Shadow shape study in front yard

plein air painting in front yard Jun 4 2019
Plein air study of shadow shapes, 6×8 oil on canvas panel

I didn’t have plans to paint outdoors today, but when I took the dogs out after their breakfast I was blown away by the beautiful weather. I was very tempted to set my easel up outside to find something to paint, but there’s always an accident to clean up when I leave them alone. I say “accident” but it feels more like revenge. In any case, I remembered something I heard from Matt Smith the other day (either in a podcast or one of his video courses I recently purchased) about listing his excuses to not get outside with his paints, and knocking them out one by one. It inspired me to get out there, even though I was certain I’d have to clean the floor when I got back inside.

Which I did. But it was totally worth it. It was perfect outside — not too warm, not too cold, and the sun was out, making a strong shadow pattern on the sidewalk. Since this shape established the structure of my composition, I quickly sketched out a thumbnail of it before it moved too much as the sun got higher in the sky.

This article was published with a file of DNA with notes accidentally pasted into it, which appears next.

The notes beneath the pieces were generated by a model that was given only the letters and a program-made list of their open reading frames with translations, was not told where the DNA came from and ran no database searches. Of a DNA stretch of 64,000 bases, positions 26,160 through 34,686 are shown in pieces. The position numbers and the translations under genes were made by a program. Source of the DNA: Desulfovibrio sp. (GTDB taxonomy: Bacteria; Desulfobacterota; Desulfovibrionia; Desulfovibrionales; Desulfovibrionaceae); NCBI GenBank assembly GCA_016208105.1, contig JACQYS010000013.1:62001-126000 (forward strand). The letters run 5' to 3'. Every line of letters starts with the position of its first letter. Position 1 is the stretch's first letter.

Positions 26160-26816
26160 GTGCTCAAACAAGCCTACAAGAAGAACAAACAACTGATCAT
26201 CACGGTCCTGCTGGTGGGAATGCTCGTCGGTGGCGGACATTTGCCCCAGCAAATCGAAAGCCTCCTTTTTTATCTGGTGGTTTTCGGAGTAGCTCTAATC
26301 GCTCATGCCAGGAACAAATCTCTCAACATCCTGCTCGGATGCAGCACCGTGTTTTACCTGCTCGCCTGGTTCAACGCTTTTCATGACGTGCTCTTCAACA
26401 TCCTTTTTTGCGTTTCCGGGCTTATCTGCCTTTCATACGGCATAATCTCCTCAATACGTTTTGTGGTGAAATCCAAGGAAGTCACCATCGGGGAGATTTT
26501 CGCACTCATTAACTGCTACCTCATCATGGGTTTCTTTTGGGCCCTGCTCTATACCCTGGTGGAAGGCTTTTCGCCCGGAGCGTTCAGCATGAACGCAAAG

Quick sketch of light and shadow shapes

I used a limited palette of ultramarine blue, naphthol red, cadmium yellow pale hue, and titanium white. A neutral grey would have been useful to lower the chroma of some of the colors, but I didn’t bring one out with me. Plus it’s kind of fun to see the vibrancy of the colors I mixed compared to the dullness of the photo I snapped as I was selecting my scene.

The view I used for my study

I started by blocking in thin layers of the average color of each shape, then went in with details and thicker paint strokes. There were patches of warmer and cooler colors on the sidewalk that I had fun playing around with because they added interest to those flat planes. And using the average local color block-in has been a nice change of pace from the monochromatic earth tone or complementary color style underpaintings I’ve been experimenting with lately.